Confidence is waning that Swiss-based miner Xstrata will proceed with a formal £5bn offer for Lonmin, the platinum producer.
London-listed Xstrata, which made a £33-a-share proposal in early August, has until next Thursday, under “put up or shut up” rules, to formalise its bid for the world’s third-biggest platinum miner.
But shares in Lonmin, which traded higher than £33 soon after the Xstrata approach, have slumped in recent weeks, and closed down 53p yesterday at £25.40, a 23 per cent discount to the proposed offer price.
The initial jump in the Lonmin share price was fuelled by hopes of a sweetened offer or a white knight approach for the company after Sir John Craven, chairman, rejected robustly the proposal as an “opportunistic” attempt to “acquire Lonmin’s assets cheaply”.
But a sharp fall in the platinum price and uncertainty over Xstrata’s willingness to proceed with a full bid has depressed Lonmin’s shares.
Platinum, which traded above $2,200 an ounce earlier this year, has fallen back sharply over the past two months, trading yesterday at just over $1,200.
Xstrata, which built up a stake of 10.7 per cent in Lonmin in August, has since declined to add to that holding, even as Lonmin’s price has declined.
And with Lonmin’s shares trading as low as £22.17 ahead of the approach and the subsequent deterioration in the platinum price, analysts argue the current price points to an odds-on market expectation that Xstrata will not bid.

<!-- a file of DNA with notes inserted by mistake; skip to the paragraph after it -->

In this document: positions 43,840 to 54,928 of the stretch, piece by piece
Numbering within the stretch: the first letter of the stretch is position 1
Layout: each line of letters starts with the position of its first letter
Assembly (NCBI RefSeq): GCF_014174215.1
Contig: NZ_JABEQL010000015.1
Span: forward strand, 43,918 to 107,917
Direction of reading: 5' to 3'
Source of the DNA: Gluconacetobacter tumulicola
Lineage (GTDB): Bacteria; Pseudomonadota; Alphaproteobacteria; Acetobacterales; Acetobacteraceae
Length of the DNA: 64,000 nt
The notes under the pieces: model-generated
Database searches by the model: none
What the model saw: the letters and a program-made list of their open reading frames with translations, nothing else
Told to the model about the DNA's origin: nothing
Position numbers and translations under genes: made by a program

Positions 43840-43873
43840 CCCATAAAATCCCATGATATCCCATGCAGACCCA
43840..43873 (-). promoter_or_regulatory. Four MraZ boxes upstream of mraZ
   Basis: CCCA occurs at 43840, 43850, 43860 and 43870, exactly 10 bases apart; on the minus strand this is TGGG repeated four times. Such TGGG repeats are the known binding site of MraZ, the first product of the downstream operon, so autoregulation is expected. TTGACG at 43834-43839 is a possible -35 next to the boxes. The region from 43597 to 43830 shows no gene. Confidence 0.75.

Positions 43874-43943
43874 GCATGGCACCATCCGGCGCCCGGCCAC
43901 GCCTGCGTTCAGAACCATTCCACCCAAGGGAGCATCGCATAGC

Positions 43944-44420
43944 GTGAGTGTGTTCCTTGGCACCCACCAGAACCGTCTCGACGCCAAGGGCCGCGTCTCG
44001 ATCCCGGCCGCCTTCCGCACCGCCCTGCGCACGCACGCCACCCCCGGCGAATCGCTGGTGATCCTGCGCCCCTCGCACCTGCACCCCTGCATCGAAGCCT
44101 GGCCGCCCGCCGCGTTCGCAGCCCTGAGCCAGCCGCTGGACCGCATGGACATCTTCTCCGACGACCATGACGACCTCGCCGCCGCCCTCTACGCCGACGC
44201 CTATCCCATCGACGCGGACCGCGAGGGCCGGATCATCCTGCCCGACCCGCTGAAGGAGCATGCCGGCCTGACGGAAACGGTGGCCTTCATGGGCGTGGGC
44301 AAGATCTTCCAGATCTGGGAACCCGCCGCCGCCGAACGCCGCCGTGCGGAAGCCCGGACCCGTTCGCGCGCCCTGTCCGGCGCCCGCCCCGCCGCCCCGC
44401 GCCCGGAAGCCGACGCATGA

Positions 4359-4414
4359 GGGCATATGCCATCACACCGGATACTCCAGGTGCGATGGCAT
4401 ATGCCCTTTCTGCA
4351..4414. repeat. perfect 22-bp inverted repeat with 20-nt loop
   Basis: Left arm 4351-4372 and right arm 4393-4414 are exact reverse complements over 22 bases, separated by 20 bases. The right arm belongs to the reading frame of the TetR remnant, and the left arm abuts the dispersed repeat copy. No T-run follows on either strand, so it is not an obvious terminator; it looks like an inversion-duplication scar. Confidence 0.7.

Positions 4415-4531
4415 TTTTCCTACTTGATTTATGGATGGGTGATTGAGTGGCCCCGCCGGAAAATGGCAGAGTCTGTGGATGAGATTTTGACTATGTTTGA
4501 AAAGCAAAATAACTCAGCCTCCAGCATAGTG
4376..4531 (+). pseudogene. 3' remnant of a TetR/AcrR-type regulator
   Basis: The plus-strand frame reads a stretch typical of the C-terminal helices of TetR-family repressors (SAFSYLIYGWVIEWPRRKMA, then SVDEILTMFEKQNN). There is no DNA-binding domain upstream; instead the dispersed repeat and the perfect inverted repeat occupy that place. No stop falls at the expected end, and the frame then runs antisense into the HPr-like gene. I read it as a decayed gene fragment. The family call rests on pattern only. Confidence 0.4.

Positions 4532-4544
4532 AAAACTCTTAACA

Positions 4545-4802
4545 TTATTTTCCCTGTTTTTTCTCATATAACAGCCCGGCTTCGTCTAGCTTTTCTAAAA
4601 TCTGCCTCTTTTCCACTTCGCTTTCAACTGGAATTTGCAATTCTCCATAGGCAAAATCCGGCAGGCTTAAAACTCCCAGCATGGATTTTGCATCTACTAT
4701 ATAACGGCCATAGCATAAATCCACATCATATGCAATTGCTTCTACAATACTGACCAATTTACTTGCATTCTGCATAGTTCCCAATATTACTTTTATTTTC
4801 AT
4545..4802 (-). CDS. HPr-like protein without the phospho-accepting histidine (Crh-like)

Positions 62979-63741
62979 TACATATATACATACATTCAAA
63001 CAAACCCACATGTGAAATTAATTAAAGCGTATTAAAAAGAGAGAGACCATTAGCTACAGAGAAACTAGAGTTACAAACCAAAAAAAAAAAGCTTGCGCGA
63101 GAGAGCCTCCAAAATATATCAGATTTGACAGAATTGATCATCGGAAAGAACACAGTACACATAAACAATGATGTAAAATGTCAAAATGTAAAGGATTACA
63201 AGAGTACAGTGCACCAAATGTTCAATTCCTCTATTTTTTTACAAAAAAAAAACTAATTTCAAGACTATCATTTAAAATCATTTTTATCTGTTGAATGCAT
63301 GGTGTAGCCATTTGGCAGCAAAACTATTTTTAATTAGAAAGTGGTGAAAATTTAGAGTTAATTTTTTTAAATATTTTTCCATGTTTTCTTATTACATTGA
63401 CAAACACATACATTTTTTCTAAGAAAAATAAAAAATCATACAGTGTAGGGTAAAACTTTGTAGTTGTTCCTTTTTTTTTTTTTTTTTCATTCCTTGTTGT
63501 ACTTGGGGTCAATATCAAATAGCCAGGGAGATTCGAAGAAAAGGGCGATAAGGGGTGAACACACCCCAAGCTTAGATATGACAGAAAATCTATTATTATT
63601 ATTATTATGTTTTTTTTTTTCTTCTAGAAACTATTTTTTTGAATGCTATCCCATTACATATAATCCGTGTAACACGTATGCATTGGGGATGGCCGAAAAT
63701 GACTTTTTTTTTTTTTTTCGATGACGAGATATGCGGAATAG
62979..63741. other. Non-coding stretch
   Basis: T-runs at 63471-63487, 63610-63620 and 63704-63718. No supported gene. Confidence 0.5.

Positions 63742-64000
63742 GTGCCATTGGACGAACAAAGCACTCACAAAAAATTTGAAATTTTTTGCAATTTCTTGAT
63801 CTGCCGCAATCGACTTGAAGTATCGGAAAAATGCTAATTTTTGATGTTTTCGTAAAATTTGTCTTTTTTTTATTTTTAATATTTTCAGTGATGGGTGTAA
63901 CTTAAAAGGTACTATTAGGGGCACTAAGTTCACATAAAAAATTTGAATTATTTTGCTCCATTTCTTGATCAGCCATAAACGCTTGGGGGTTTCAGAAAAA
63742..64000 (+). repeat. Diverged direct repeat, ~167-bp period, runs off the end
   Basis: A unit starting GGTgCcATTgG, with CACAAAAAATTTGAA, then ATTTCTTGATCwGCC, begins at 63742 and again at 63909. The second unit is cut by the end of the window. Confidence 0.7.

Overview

Michael Rawlinson, analyst at Liberum Capital, argued earlier this month that the market seemed to be anticipating a 30-40 per cent likelihood of Xstrata walking away at the then prevailing trading price of £29.29. Yesterday he said, “the pricing [now] suggests a more than 50 per cent chance that it won’t go ahead”.
His view was echoed by Tom Gidley-Kitchin, analyst at Charles Stanley, who said Lonmin’s share price suggested the market expected a formal offer would probably not proceed. But both argued that Xstrata, regardless of wider market turmoil, could yet buck the market view.
“There are few platinum assets available in the world,” said Mr Gidley-Kitchin. “If they [Xstrata] let it go now, they may not get the chance again.” Both analysts said that on balance they still expected Xstrata to proceed with a deal.